And I've rarely had need for any of the unsolicited credit offers that arrive in the mail. Once or twice we've used a 0% deal while remodeling, but most of the offers get torn up and tossed.

Even my dogs get credit card offers, it's ridiculous. I've used their names here and there for trivial things (like free sample offers), just to see where they turn up later. It's pretty amazing.

    Bookmark   March 2, 2004 at 9:24AM
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Well, if more people felt as you do, the credit reporting companies wouldn't be able to run a nice and very profitable side business in selling our names to people trying to sell us things. Come to think of it, maybe making those phone calls isn't a bad idea after all.

    Bookmark   March 2, 2004 at 7:48PM
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When these privacy notices started coming out, I read that if you opt out you may have trouble getting a loan approved because your credit transactions have not been reported.

    Bookmark   March 6, 2004 at 11:57PM
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It seems to me that the businesses that were members of the credit bureau and who submitted credit information about their clients to the bureau, and in return could ask for the credit record of this person or that one, would continue to operate with relation to the credit agency as before.

The issue seems to me to be that if a different agency asked the credit agency for a large list of people with various characteristics, as outlined by another poster, the credit agency could sell them such a list - but your name could not be on it, had you refused permission.

This is my opinion - I'm not sure whether it's accurate.



    Bookmark   March 9, 2004 at 8:04PM
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It's accurate. Having your credit information excluded from the broad searches that are conducted for the purpose of selling your name would not affect the reporting of credit information to the credit bureaus. It also would not affect the normal and authorized access to your credit file by companies you currently do business with or those from whom you apply for additional credit.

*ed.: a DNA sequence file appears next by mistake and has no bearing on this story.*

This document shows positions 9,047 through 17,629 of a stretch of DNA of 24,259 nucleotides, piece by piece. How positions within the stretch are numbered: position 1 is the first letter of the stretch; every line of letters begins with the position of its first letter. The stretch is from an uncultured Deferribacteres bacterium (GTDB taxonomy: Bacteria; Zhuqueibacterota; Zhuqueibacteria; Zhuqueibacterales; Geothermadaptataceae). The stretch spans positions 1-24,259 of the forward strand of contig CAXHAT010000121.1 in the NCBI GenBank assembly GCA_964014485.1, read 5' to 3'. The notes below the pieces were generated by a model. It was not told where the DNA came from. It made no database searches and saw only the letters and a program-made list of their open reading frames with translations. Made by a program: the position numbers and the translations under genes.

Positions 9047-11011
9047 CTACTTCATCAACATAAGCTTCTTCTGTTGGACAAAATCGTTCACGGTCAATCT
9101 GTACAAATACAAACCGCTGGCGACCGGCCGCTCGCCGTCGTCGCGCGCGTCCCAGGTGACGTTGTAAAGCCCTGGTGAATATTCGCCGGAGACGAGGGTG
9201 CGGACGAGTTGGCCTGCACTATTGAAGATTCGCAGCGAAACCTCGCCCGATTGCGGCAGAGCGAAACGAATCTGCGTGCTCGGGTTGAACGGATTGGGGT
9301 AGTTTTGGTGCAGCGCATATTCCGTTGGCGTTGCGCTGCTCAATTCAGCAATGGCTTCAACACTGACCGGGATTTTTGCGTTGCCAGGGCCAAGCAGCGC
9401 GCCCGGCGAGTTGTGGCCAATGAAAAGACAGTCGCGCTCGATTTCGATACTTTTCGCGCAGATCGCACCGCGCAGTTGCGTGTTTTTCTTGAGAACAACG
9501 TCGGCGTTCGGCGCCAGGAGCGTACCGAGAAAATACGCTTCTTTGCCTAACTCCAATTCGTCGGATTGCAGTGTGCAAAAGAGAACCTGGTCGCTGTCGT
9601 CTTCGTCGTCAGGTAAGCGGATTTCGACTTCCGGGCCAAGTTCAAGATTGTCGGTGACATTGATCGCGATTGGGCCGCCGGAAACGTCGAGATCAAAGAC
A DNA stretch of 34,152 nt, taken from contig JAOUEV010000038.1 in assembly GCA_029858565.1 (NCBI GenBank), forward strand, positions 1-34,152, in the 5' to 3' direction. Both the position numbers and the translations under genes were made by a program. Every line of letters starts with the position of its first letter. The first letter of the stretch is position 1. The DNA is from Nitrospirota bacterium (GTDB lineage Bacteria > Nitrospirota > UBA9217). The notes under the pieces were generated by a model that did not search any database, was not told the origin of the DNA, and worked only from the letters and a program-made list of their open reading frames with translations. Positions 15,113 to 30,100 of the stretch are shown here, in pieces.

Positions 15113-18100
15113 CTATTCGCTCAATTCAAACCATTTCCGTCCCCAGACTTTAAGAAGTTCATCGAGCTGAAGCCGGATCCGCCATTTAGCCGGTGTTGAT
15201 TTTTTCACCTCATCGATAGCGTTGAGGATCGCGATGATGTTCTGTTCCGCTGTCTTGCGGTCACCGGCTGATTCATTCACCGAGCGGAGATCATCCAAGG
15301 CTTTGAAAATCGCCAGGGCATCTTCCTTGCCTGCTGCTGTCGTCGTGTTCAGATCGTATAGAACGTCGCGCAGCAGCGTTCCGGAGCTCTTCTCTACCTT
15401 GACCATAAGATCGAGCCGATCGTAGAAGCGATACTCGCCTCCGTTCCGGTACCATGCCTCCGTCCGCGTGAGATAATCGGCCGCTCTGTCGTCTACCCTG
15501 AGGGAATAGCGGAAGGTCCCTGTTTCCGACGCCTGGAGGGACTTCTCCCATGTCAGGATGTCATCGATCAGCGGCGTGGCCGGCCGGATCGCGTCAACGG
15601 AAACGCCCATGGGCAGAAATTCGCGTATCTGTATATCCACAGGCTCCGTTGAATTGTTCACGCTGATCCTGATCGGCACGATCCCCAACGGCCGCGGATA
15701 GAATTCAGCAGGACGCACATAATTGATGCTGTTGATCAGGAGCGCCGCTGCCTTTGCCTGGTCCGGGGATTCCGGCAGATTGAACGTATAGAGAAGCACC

Bookmark   March 10, 2004 at 1:05AM
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If you do call that 800 number, they will know for sure they have a warm body and not one of those "dummy" names cowboyind referred to. Then watch your junk mail increase. Whenever there is a prepaid envelope I always send it back empty. Helps the postal service survive.

    Bookmark   March 10, 2004 at 8:04PM
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That's an interesting theory, but I think if you request that your name not be sold by the credit bureau, they'll honor that request. They have a legal obligation to do that.

The "dummy" names are to protect the credit bureau from companies re-using your name and not paying them for it. The credit bureau already knows which names are real and which are fake.

    Bookmark   March 10, 2004 at 11:33PM
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It seems to me that if you call the 800 number - the entity that bought the list from the credit bureau that included your name knows that you're real, so can sell your name and what info they have on you.


    Bookmark   March 17, 2004 at 6:31PM
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The 800 number goes to the credit bureau. They are the ones selling the names; they already know who's real and who's not.

    Bookmark   March 18, 2004 at 12:08PM